1/4 tsp cumin
5 turns of fresh ground black pepper
Dash of crushed red pepper flakes
3/4 cup of shredded cheddar cheese
Preheat your oven to 400 degrees.
Heat the oil in a medium pan on your stove.
Once heated, add the garlic and cook for just 2-3 minutes.
Slice the sausage length-wise, then slice into half-moons. Add this to the pan with the garlic. Cook for ~10 minutes, until beginning to brown.
Add diced red bell pepper and the corn (sliced off the ears). Add a splash of water and cover the pan. Allow the vegetables to steam for just another 5 minutes or so.
Meanwhile, whisk together your eggs and the milk in a large bowl. Whisk for several minutes.
Then add in the hot sauce and spices. Give another good whisk to combine.
Drain off any excess water or oil from the pan on the stove. Then add the contents to the bowl with the eggs. Stir all the ingredients together.
Spray a 9×9 pie pan with cooking spray. Pour the contents of the bowl into the pan.
Bake uncovered for 25-30 minutes. (Check for doneness by inserting a knife towards the middle of the dish – check for any runny egg.)
Sprinkle cheese on top and return to the oven for just a minute or two until the cheese melts.
*We love Trader Joe’s chicken sausage. There are a ton of varieties that would be great in this dish; I used the garlic chicken sausage this time.
In our relationship, Selim is definitely the one with the imagination. When you tell me we’re having guacamole, I think – avocados, lime, cilantro, onion, salt… Why would you do anything else, when the original is so delicious? Luckily, I have him to push me outside of my box every now and then. Just because the original is amazing doesn’t mean that a variation isn’t delicious in its own right. [Just wait until we share Selim’s Bacon & Blue Cheese Guacamole – people rave about it!]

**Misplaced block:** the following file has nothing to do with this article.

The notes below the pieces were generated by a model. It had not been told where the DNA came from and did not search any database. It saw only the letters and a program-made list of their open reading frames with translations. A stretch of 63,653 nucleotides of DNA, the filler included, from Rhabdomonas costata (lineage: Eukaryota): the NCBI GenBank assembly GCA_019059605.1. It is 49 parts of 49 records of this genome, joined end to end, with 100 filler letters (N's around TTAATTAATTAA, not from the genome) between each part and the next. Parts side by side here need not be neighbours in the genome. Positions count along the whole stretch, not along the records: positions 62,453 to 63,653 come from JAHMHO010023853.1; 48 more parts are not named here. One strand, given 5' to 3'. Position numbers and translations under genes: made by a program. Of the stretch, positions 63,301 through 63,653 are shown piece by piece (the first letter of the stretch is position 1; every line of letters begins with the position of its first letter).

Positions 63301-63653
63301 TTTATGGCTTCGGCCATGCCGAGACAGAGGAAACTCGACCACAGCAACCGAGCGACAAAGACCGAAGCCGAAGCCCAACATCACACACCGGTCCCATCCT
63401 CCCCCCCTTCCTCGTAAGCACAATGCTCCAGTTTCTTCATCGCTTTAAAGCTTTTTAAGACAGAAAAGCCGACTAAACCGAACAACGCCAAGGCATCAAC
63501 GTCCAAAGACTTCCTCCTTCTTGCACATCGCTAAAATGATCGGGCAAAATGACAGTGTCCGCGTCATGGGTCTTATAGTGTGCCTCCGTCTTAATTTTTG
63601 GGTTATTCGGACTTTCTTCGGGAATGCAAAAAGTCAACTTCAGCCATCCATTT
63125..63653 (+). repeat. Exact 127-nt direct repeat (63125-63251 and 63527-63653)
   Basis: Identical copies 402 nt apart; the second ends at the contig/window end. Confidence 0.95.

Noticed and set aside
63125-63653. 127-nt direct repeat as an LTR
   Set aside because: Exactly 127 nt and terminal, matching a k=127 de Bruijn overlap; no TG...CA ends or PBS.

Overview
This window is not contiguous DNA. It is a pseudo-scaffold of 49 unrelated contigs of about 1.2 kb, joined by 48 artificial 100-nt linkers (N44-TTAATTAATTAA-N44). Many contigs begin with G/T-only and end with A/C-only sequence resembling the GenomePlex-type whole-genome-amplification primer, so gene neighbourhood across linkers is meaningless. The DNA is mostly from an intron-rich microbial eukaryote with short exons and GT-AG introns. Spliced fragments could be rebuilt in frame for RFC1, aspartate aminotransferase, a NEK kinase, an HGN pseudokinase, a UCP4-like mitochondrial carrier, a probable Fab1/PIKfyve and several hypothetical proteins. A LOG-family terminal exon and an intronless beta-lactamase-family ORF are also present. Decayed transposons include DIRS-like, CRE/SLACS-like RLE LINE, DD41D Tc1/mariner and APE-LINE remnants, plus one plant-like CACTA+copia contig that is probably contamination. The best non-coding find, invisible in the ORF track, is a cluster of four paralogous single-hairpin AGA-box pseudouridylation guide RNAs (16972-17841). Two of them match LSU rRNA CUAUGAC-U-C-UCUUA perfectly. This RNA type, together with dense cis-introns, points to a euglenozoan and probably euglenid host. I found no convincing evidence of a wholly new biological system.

This unique guacamole has great herbaceous flavor from the fresh basil. The basics are essentially the same as traditional guacamole, but the substitution of that one herb is fairly dramatic in my opinion. The Pecorino adds a depth of flavor, but it does not taste overtly cheesy. We enjoyed this just as we would your standard guac – with tortilla chips and bell pepper slices.
4 small, ripe avocados
1/8 of a small onion, finely diced
2-4 garlic cloves, minced (depending on how much you like garlic)
Juice of 1/4 of a lime
6 large fresh basil leaves, coarsely chopped
2 oz finely grated Pecorino cheese
Salt to taste
Chop the avocados into chunks. Using the back of a large spoon, smush the avocado – we like the consistency to remain a little bit chunky.
Combine the avocados with the rest of the ingredients. Stir to combine well.
When Selim asked me to make dinner with some salmon tonight, I wanted to try something a little different than our usual. Our usual involves adding spices to a salmon fillet and broiling it. Selim is the master of this process. I am not.
So I googled “different way to make salmon.” Seriously. This is how sophisticated and worldly I am. After browsing around for a bit, a salmon cake recipe caught my eye. I grew up eating crab cakes like it was my job, but I don’t think I’ve ever had salmon cakes. I wanted to bake them instead of fry them in a nod to being a bit healthier. After Pinterest-ing for awhile, I found a recipe on the Baked by an Introvert blog that approximated what I was envisioning for tonight.
I’m really happy about how my version turned out. The salmon cakes are moist on the inside and just barely crisping up on the outside. Slicing them open with the edge of your fork releases a gratifying poof of steam. I love the flavor. If you’re one of those people who orders their Thai or Indian food at level 10, you probably won’t find this very spicy. But for the rest of us, it’s a nice, slowly-building spiciness.
I also made a cilantro lime aioli to top these guys, but am not super happy with it, so won’t share tonight. I think with just a few tweaks it’ll be perfect. A cool topping like that complements these salmon cakes perfectly though!